Google is & nbsp; buying Fitbit for $ 2.1 billion and the move makes many people feel On November 17, & nbsp; CNBC & nbsp; reported that some Fitbit users had started looking for an alternative as soon as they heard about Google's plans to acquire the company. & nbsp;
citing privacy concerns, many considered Apple Watch a safer alternative than their Fitbit, even though Google explicitly stated in its announcement that it would not sell people's personal or health information. & nbsp;
Rick Osterloh, senior vice president president, entities and services at Google said via & nbsp; and blog & nbsp; announced on November 1 that the deal would see the company promote its ambitions for its smartwatch software Wear OS. & Nbsp;
But on Twitter said: "19459021] security expert Tanya Janca & nbsp;" Dear @fitbit, I do not want my data that I agreed to collect transfer to Google. With news of the acquisition of your company, I intend to sell my Fitbit and delete my account. How do I ensure that none of the information I allowed you to collect ends up in their hands? "
I have contacted Google to comment and will update this story if it answers. & Nbsp;
Can you trust Google with your health data?
So are people's concerns valid? Maybe so. Imagine the power you could in theory give to a company whose search engine has collected all your health-related Googling late at night when it could combine this information with information collected on your Fitbit.
Of course, there could be useful insights about your health, but it is integrated that you trust the company to collect these very sensitive information. & nbsp;
Google says it will follow the relevant privacy laws, which in Europe are governed by the rather stringent EU update to the General Data Protection Regulation (BRP). Despite emerging privacy laws such as the California Consumer Privacy Act (CCPA), the United States is still far behind its European counterparts.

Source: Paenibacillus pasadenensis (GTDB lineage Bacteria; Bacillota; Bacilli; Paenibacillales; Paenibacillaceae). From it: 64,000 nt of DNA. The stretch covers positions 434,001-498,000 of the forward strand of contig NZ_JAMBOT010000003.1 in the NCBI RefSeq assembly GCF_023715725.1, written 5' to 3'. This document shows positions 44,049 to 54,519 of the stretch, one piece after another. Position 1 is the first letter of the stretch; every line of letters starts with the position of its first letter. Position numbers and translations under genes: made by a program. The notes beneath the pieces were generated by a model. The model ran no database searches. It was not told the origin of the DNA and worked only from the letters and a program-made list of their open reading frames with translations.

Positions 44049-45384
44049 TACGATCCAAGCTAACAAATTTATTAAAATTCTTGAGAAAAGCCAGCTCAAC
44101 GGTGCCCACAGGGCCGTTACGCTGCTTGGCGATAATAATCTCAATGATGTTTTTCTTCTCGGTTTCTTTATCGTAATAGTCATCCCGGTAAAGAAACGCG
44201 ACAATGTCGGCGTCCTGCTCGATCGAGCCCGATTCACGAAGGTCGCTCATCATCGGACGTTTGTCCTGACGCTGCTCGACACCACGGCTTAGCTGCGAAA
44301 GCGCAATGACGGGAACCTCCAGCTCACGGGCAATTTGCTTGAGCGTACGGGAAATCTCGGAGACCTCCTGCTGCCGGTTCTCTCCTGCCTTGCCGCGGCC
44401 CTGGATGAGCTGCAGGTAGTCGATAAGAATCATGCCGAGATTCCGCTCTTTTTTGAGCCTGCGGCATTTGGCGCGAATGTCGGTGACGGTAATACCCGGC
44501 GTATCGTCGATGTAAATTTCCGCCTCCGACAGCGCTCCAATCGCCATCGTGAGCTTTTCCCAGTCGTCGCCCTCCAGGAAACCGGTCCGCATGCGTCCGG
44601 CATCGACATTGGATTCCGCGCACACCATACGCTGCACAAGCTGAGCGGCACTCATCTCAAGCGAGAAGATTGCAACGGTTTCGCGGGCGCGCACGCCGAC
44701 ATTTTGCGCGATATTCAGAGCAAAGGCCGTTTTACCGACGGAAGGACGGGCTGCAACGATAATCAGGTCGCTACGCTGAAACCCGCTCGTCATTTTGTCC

Last week, it emerged that Google's partnership with healthcare company Ascension made it possible to access large trays of US citizens' health data. & Nbsp; Wall Street Journal & nbsp; reported that the machine learning-based project, codenamed Nightingale, was based on "tens of millions" of medical data secretly harvested by Google and containing test results, recipes and more.
This information – which both Google and Ascension said complies with the regulations – would apparently be used to create a tool for medical personnel to help diagnose a condition or prescribe drugs.
In the end, it comes to who you trust. Google has come under fire from its own users in the past. Like its rivals Apple & Amazon and Amazon, it was discovered that & nbsp; Google Entrepreneurs listened to & nbsp; to recordings of their Google Home smart speaker device. & Nbsp;
Due to the close integration of its services, Google Home has access to your Google searches unless you specifically disable this in your privacy settings.
At the same time, Google's Chrome browser is also being criticized for changes called Manifest V3 that will soon prevent any ad blockers from working. Google says the changes will improve user security, but many users have & nbsp; chosen to switch to Firefox & nbsp; before the changes take effect. & Nbsp;
In a brave new world of data, companies like Google and & nbsp; Facebook & nbsp; bases its entire business models around users' information. When transgressions and scandals occur more often than ever, it is not easy to find out who to trust.
It is therefore understandable that many users can think of switching their Fitbit for an Apple Watch, despite the huge price increase. People want smart devices to take care of their health and well-being, but it's time to consider how that information is used and make sure the big companies know that users won't be responsible for any abuse. [Nbsp;